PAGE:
Flock Fallout: Plummeting Lamb Prices in Australia

Australia is facing a mighty hurdle as it prepares for a 23% surge in its sheep population, a direct fallout from the harsh 2020 drought. This surge has resulted in a surplus, triggering a significant drop in sheep prices.


The looming threat of scorching weather has set farmers on a frenzied dash to hasten the sale of their livestock. Projections paint a picture of the nation’s total sheep flock reaching a staggering 78.8 million in 2023 – a figure not witnessed since 2007 – all thanks to three consecutive years of rainfall that’s been better than the norm.


The demand for exports has taken a hit, and the breakdown of farmer-to-farmer trade has covered the market with sheep, creating a delicate supply-demand imbalance. According to data from Meat & Livestock Australia, cattle prices have taken a nosedive of almost 50%, while sheep prices are experiencing a substantial 37% decline.


In Western Australia, the predicament is further compounded by the government’s call to halt sheep shipments to the Middle East – a trade of significant importance for a state with less local lamb demand compared to regions like New South Wales or Victoria. The impact is acutely felt by Western Australian producers, grappling with prices dropping to as low as $1 or $2 per head.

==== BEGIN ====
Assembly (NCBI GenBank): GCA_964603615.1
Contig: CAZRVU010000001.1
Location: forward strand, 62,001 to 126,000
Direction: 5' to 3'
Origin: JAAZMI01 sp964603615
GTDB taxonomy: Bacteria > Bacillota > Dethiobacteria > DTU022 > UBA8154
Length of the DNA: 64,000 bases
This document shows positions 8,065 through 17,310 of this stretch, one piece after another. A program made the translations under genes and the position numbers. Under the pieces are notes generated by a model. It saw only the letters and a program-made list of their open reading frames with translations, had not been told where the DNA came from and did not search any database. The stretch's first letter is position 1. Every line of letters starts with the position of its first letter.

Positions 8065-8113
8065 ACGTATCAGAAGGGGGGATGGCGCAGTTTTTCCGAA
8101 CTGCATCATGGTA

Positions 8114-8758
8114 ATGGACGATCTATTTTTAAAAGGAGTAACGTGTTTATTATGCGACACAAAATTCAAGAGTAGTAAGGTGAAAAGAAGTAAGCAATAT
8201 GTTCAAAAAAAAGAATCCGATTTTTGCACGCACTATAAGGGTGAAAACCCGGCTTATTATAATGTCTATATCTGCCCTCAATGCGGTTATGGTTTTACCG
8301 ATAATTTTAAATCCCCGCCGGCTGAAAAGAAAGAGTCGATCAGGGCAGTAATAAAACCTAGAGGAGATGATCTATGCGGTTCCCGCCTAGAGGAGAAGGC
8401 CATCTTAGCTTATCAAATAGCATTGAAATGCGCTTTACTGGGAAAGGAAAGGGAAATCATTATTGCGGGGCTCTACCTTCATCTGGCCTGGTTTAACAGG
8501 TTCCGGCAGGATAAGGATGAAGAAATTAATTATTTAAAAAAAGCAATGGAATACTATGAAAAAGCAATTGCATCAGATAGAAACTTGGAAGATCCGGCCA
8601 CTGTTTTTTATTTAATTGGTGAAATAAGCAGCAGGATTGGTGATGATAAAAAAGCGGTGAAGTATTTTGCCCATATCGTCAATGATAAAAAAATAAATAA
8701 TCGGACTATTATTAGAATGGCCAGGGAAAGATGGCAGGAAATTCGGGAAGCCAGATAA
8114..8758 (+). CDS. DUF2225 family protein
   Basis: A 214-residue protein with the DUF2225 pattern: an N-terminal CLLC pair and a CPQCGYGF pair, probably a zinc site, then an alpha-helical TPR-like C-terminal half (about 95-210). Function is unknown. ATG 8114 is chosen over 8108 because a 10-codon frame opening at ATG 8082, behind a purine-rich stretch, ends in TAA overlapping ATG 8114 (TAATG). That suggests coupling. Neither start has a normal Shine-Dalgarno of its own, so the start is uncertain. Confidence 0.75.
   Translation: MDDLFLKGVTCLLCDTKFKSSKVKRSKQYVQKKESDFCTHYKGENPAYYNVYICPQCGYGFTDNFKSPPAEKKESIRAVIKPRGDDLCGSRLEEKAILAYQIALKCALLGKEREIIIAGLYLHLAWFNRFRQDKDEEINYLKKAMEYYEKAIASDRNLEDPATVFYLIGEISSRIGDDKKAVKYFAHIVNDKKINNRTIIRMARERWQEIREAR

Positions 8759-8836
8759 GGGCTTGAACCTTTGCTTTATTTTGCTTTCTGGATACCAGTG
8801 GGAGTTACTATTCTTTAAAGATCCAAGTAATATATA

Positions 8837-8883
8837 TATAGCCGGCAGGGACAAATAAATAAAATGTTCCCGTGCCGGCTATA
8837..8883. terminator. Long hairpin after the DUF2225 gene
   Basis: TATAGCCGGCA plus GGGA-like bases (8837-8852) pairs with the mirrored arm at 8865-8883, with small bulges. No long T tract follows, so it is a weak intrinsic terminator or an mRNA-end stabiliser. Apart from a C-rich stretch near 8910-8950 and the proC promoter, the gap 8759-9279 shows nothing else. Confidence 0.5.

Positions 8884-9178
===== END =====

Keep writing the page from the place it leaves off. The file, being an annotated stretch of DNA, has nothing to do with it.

Adding to the challenges is the prolonged discussion about an impending El Niño, which is expected to bring drier conditions, exacerbating the persistent effects of the recent drought. East coast farmers are actively working to reduce their stock numbers in a market currently facing difficulties.


Cattle prices are witnessing a downturn for similar reasons, and critical export markets with weakening economies are grappling with the task of absorbing surplus meat inventories. The outlook remains uncertain as stakeholders navigate through these complex dynamics.


In summary, Australia confronts a pivotal moment in its agricultural narrative, contending with the aftermath of the 2020 drought and an unprecedented surge in sheep numbers. This surplus has led to a marked drop in sheep prices, intensified by weakened export demand and disrupted farmer-to-farmer trade. The impact is profound in Western Australia, exacerbated by the cessation of sheep shipments to the Middle East.


As discussions about an impending El Niño persist, farmers, particularly on the east coast, adapt strategies in a market riddled with uncertainties. With cattle prices also in decline and export markets grappling with surplus meat amid economic challenges, stakeholders face an uncertain future, demanding resilience and adaptability.